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Cervical Cryosurgery

Definition

The cervix is the lower portion of the uterus (womb) that is located at the top of the vagina. Cervical cryosurgery is the use of extreme cold to freeze areas of the cervix.

Reasons for Procedure    TOP

This procedure is done to destroy and remove abnormal cells of the cervix, particularly precancerous cells.

Cervix with Pre-cancerous Growth

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Possible Complications    TOP

Complications are rare. However, no procedure is completely free of risk. If you are planning to have this procedure, your doctor will review a list of possible complications. These may include:

  • Lightheadedness, fainting, hot flashes (during or right after the procedure)
  • Cramping (during the procedure)
  • Bleeding
  • Infection
  • Scarring or narrowing of the cervical opening

Factors that may put you at risk for complications during this procedure include:

What to Expect    TOP

Prior to Procedure

You may want to plan for someone to drive you home.

Normally, no medications are needed for this procedure. However, pain medications such as ibuprofen, naproxen, or acetaminophen are usually taken. They should be taken about an hour before your appointment. Ask your doctor if this is recommended for you.

Description of Procedure

A device called a speculum is inserted into the vagina to hold it open. The cryosurgery probe is inserted into the vagina. Nitrous oxide makes the tip extremely cold. The tip is touched to abnormal areas on the cervix. It is held there for a few minutes. The tip is removed. This allows the tissue to return to its normal temperature over the course of 3-5 minutes. This freezing and thawing cycle may be repeated several times for each abnormal area on the cervix.

You will remain lying down for at least ten minutes after the procedure. Some women may feel lightheaded and/or flushed after the procedure.

How Long Will It Take?    TOP

10-20 minutes

Will It Hurt?    TOP

You will probably feel some cramping during the procedure. Some women also describe a burning sensation.

Post-procedure Care    TOP

At Home

When you return home after the procedure, do the following to help ensure a smooth recovery:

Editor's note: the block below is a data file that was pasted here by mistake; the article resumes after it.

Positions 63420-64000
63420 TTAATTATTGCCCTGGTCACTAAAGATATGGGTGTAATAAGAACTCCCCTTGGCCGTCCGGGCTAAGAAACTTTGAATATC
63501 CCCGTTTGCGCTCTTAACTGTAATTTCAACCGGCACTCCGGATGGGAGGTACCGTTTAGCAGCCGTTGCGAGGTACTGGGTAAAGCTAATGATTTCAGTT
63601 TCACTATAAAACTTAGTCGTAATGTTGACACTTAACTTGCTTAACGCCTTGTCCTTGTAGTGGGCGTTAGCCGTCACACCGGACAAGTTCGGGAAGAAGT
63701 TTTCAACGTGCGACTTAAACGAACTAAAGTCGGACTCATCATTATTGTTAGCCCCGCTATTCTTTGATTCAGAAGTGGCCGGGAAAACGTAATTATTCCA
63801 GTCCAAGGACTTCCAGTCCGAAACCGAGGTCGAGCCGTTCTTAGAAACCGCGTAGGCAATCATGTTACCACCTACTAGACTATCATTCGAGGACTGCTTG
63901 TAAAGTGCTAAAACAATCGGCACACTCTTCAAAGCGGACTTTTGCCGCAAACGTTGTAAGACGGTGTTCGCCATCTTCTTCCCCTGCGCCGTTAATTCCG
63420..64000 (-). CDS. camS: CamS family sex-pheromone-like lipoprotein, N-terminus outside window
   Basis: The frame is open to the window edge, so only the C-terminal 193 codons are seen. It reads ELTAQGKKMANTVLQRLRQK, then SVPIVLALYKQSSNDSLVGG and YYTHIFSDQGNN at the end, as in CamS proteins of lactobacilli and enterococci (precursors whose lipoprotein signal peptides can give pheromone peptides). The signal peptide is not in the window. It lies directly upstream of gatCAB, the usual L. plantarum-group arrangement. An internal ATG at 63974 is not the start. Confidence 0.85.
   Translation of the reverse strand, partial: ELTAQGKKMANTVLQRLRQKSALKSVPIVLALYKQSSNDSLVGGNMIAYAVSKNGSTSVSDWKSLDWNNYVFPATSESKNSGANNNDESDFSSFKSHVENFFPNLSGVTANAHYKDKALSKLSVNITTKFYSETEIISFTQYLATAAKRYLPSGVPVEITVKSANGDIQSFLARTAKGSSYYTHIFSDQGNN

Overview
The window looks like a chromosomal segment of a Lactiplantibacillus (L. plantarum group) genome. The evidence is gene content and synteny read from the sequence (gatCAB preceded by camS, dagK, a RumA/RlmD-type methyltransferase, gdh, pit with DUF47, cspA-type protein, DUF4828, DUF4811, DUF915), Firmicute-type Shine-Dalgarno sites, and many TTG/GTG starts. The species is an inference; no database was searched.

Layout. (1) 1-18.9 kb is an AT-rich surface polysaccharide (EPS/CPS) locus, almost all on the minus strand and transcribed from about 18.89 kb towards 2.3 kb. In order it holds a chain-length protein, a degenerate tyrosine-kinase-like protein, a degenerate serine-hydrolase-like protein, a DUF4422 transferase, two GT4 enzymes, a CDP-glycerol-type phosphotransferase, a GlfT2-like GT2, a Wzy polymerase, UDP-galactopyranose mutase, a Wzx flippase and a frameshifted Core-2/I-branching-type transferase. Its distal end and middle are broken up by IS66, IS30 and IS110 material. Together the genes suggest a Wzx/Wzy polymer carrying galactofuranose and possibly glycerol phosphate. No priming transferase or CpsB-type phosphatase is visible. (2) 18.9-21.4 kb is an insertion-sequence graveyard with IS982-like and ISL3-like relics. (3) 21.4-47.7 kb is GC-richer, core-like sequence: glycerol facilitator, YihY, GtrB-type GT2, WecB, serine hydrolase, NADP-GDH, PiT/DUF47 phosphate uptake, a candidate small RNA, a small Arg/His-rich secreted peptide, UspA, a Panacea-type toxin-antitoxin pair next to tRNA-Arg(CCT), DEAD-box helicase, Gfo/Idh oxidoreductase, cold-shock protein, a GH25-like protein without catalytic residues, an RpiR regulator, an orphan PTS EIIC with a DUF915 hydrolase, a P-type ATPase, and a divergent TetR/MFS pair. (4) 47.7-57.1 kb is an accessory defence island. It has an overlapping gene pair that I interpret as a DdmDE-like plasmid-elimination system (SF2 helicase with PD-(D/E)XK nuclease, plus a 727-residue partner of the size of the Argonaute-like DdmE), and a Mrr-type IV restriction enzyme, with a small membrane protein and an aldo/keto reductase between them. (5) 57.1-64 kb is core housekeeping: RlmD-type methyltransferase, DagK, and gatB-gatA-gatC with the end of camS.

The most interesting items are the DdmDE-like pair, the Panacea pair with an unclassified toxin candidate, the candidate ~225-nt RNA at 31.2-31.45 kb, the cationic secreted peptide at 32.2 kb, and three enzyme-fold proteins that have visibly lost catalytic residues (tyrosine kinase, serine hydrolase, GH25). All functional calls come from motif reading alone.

• Do not use tampons. Ask your doctor when you can resume sexual relations.
  • Your doctor will schedule regular pap smears in the near future.

The abnormal tissue of the cervix should shed and flow out of the body in a watery vaginal discharge over 4-6 weeks. In some cases, more than one cryosurgery session may be scheduled.

Call Your Doctor    TOP

After arriving home, contact your doctor if any of the following occurs:

  • Signs of infection, including fever and chills
  • Abdominal pain
  • Vaginal bleeding other than light spotting, especially if it soaks more than one pad per hour
  • Any foul-smelling vaginal discharge
  • Continued pain or cramping not relieved by over-the-counter pain medications

If you think you have an emergency, call for emergency medical services right away.

RESOURCES:

National Cancer Institute
http://www.cancer.gov
Women's Health—US Department of Health and Human Services
http://www.womenshealth.gov

CANADIAN RESOURCES:

The Society of Obstetricians and Gynaecologists of Canada
http://www.sogc.org
Women's Health Matters
http://www.womenshealthmatters.ca

References:

Cryosurgery of the cervix. Cleveland Clinic website. Available at:
...(Click grey area to select URL)
Updated November 2, 2009. Accessed October 30, 2014.
Gay C, Riehl C, et al. Cryotherapy in the management of symptomatic ectopy. Gynecol Obstet Fertil. 2006;34(3):214-223.
Sankaranayanan R, Rajkumar R, et al. Effectiveness, safety and acceptability of see-and-treat with cryosurgery by nurses in a cervical screening study in India. Br J Cancer. 2007;96(5):738-743.
6/2/2011 DynaMed's Systematic Literature Surveillance https://dynamed.ebscohost.com/about/about-us : Mills E, Eyawo O, Lockhart I, Kelly S, Wu P, Ebbert JO. Smoking cessation reduces postoperative complications: a systematic review and meta-analysis. Am J Med. 2011;124(2):144-154.e8.
Last reviewed October 2014 by Andrea Chisholm, MD
Last Updated: 1/15/2014